If you want to improve your English, there’s nothing better than a healthy reading diet of interesting, understandable English. And if you want to become a good writer, there’s no better way than to read the works of good writers. Byliner, a relatively new web site, simplifies finding and choosing good things to read and promises to help you “discover great reads by great writers.”
Put simply, curators are people who identify, organize, and share. In a museum, a curator identifies significant works of art, organizes them into exhibitions, and shares the artworks with museum visitors in a way that helps people enjoy and understand them.
Byliner is a curated web site for readers. By identifying, organizing, and sharing “great reads”, they make it possible for upper-intermediate and advanced English learners to spend valuable time reading rather than looking.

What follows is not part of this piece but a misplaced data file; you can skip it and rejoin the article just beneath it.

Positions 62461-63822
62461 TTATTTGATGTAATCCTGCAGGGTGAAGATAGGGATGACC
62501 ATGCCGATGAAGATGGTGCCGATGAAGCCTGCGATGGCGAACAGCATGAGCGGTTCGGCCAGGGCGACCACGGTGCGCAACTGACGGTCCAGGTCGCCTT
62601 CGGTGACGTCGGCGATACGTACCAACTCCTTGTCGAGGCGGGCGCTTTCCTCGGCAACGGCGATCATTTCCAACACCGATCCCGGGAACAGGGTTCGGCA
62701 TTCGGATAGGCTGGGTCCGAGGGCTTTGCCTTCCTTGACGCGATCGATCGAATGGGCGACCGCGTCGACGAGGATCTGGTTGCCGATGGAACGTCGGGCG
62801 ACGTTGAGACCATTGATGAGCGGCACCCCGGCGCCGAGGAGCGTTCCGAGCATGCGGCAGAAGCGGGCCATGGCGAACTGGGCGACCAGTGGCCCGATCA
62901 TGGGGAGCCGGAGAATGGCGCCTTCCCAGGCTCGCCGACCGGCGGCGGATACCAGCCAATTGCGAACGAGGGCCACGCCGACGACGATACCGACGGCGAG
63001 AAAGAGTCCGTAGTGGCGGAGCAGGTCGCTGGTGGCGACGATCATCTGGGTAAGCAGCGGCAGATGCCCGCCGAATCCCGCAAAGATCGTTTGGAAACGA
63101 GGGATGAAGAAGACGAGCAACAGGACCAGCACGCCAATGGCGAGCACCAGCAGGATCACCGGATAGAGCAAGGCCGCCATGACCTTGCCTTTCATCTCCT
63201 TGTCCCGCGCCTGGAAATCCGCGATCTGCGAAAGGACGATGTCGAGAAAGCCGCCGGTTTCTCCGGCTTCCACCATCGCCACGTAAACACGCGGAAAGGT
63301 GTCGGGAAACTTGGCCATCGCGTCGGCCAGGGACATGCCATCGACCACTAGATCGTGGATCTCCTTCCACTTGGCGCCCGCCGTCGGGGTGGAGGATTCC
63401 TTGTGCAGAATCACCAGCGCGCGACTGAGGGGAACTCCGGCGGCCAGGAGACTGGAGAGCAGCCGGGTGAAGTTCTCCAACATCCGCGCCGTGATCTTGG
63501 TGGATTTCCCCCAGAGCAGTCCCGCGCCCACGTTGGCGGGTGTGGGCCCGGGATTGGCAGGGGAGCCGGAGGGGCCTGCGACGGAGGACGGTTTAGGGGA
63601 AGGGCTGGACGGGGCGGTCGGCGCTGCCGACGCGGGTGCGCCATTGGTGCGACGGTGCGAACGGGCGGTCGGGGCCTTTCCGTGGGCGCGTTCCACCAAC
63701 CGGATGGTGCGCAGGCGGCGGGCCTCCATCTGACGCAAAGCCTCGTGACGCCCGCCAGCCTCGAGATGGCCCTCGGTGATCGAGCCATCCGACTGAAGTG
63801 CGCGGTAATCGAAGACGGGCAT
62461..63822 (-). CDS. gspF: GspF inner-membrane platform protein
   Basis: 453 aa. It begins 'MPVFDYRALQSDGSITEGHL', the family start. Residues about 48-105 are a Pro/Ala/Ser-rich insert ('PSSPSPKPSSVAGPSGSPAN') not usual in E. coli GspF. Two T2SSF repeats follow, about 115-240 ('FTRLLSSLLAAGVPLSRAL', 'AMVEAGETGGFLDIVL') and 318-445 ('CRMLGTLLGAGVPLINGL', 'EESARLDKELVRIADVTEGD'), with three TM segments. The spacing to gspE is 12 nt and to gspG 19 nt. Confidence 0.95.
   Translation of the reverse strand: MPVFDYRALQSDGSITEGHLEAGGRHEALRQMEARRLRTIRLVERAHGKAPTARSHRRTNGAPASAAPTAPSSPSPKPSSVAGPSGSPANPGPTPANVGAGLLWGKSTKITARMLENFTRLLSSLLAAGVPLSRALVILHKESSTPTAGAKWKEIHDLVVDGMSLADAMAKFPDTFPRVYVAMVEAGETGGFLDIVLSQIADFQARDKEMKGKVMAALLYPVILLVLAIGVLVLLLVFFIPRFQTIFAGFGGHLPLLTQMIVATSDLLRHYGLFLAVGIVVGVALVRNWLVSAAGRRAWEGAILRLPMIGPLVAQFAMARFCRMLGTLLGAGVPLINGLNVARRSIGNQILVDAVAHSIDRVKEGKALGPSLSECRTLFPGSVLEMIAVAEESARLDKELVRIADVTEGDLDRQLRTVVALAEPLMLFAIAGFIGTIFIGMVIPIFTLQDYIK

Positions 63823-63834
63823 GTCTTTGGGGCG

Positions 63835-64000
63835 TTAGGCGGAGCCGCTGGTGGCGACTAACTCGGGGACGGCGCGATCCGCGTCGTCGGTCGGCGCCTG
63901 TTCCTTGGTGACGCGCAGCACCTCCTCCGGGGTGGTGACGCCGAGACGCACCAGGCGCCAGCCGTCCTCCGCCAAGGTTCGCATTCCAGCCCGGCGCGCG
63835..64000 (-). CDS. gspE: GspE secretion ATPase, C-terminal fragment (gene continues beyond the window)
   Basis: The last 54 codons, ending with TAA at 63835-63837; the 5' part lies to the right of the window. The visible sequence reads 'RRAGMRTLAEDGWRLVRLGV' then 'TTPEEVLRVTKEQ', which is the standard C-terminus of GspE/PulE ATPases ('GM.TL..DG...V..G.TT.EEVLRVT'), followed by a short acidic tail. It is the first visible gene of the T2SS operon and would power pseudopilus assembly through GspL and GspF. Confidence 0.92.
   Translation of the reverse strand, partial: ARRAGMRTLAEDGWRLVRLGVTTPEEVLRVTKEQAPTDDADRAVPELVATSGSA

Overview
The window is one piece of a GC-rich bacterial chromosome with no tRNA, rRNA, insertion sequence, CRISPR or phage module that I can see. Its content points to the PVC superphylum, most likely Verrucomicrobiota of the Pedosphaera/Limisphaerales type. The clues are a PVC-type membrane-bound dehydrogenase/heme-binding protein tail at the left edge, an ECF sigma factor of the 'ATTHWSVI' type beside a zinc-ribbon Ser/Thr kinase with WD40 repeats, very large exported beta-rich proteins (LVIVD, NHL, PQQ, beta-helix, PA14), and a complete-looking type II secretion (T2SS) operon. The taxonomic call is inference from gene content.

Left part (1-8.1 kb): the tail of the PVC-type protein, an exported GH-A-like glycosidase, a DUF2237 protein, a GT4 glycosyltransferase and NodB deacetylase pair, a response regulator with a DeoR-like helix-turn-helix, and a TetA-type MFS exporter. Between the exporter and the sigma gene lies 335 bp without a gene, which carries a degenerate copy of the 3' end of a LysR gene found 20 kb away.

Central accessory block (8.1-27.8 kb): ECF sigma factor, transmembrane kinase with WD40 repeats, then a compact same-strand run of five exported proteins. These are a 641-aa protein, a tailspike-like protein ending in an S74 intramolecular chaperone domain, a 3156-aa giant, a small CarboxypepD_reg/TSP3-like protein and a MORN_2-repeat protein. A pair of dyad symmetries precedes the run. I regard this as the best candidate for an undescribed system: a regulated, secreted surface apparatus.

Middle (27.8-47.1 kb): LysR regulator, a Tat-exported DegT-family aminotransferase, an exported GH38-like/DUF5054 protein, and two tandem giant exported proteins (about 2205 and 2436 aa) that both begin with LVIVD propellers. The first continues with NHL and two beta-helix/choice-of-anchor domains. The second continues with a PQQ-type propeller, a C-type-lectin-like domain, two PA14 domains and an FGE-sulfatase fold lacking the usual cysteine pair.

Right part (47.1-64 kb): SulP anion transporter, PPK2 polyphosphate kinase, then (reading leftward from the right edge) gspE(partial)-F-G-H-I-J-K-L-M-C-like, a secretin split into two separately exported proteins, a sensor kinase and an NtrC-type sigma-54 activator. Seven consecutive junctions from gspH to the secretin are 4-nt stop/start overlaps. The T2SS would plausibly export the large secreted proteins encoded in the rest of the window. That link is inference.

When you go to the Byliner home page, you’ll find a list of topics – arts, science, politics, business, tech, travel, sports, and crime – across the top of the page. Clicking on a topic takes you to a topic page with recommended articles, links to articles by a featured writer, and links to the works of the three most frequently read writers in that topic. If you find a writer you like, you can follow him or her to be sure you hear about new articles from them.
Spotlight is a daily collection of articles about a current topic. Today it’s Tech Bubble 2.0? about technology and whether or not we’re entering another tech bubble. The last few days, they’ve spotlighted Arctic Adventures, Tales from Titanic, and others. You can use the Spotlight RSS feed to have each daily Spotlight sent directly to your favorite RSS reader.
The Story Lineup sidebar makes it easy to quickly scan lists of current, just added, and popular articles. And at the bottom of the home page, you can sign up to receive The best stories of the week, Byliner’s weekly email newsletter.
Getting started with Byliner
A good place to start – and the Spotlight that got my attention – is a yearly collection of articles called 101 Spectacular Nonfiction Stories compiled by Conor Friedersdorf.
Wherever you begin, Byliner looks like the kind of web site you’ll want to return to again and again.